Meridian Star

October 30, 2012

Charge lands Jennings in jail

By Terri Ferguson Smith /
The Meridian Star

MERIDIAN —     What started as the city of Meridian's attempt to collect a debt related to a failed youth program resulted in jail for the program's leader.

    Randle Jennings, who has twice brought youth development programs to city officials, was ordered to appear in court for a judgment debtor exam to produce financial records so the city could collect the remaining funds that it granted to him for an after-school youth program in 2006 that never got off the ground.

    At that time, Jennings asked for funding for a program for children in Pre-K through fifth grade, from the Meridian City Council. The Council voted unanimously in favor of the proposal and gave $12,500 to the program, which was operating under the name Real Life Junction, Inc.

    When other backers pulled out without contributing, Jennings was unable to proceed with the program. City officials asked Jennings to return the $12,500 because the program never got started and in Oct., 2007 sued him in County Court for the funds.

    In June, 2010, Judge Frank Coleman found that Jennings had breached his contract with the city.

    "All funds allegedly paid by the defendant for salaries, would not be considered earned services, the program never having started and thus all funds expended would be due back to the city in accordance with the contract, including that amount which the defendant admits he is still holding," the court records said.

    Since Jennings acknowledged that he still had $4,800 left at that time, Coleman ordered him to pay that amount back immediately, but it was about a year before Jennings did so — after Coleman issued a bench warrant.

    Prior to that, Coleman had ruled that the court did not have the authority to find the defendant in contempt of court for nonpayment of the remainder of the funds. However, he wrote the balance "will have to be pursued by the Plaintiff (the City) as any other collection on a judgment entered by the Court."

    Pointing out the judge's words that he "did not have the authority to find the defendant in contempt of court for nonpayment of the remainder of the funds," Jennings said that he does not believe the court had the authority to file contempt charges Monday when he did not produce the documents ordered by the court. Jennings represented himself in the court appearance on Monday.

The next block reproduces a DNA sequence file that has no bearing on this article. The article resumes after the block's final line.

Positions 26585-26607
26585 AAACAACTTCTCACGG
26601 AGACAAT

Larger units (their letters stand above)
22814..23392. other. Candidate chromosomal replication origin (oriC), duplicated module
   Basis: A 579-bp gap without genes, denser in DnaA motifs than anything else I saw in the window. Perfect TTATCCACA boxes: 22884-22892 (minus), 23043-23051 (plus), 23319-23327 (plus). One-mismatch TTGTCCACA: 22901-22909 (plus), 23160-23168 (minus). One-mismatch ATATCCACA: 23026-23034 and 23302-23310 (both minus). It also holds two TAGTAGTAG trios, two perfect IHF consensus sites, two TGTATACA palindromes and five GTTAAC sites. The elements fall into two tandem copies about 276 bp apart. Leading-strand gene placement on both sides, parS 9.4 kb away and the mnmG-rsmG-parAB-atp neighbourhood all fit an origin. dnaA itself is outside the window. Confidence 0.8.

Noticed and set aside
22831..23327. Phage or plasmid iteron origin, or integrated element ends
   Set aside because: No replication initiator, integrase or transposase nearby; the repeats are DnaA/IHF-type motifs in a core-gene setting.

Part of collecting the remaining balance, which now totals more than $18,000 because of penalties and court costs, is determining the extent of Jennings' assets. Coleman issued an order earlier this month that told Jennings to bring to court all of his financial records.

    In court Monday, Jennings told Bill Ready Jr., the attorney handling the case for the city, that he did not bring the documents because, "I thought we had covered it." He also added that he did not have adequate time to prepare the documents. He received the notice from the court on Oct. 18 to appear on Oct. 29 with the documents.

    When Ready asked him further about the amount of time he needed, Jennings said he was refusing to provide the documents.

    "We thought he had already resolved this," Jennings said.

    At that point Ready left the courtroom to get Judge Coleman, whose presence had not been required up until then.

    "Is it true that you have refused to supply the documents?" Coleman asked Jennings.

    "Yes," Jennings said. "Your honor, I thought this matter was closed."

    Coleman told Jennings his refusal to obey the court's order to produce financial records placed him in contempt of court and he would go to jail until he produced the records.

    "You hold the keys to get out of jail," Coleman said.

    Coleman told Jennings if he sat in jail a year, there was nothing he, the judge, could do about it until Jennings complied with the court order.

    There is no bail set in contempt violations.

    "The city is in the process of following the law in an attempt to collect the remainder of the money owed to the city," Ready said later Monday.

    Ready said state statutes and the Mississippi Rules of Civil Procedure have a specific process that gives any plaintiff that has a money judgment against a defendant the means to collect that debt. The procedure he is following, he said, is one he has used many times in the past.

    Jennings recently went to the Lauderdale County Board of Supervisors and the Meridian City Council to ask for funding for a similar after-school program, but neither entity pledged support.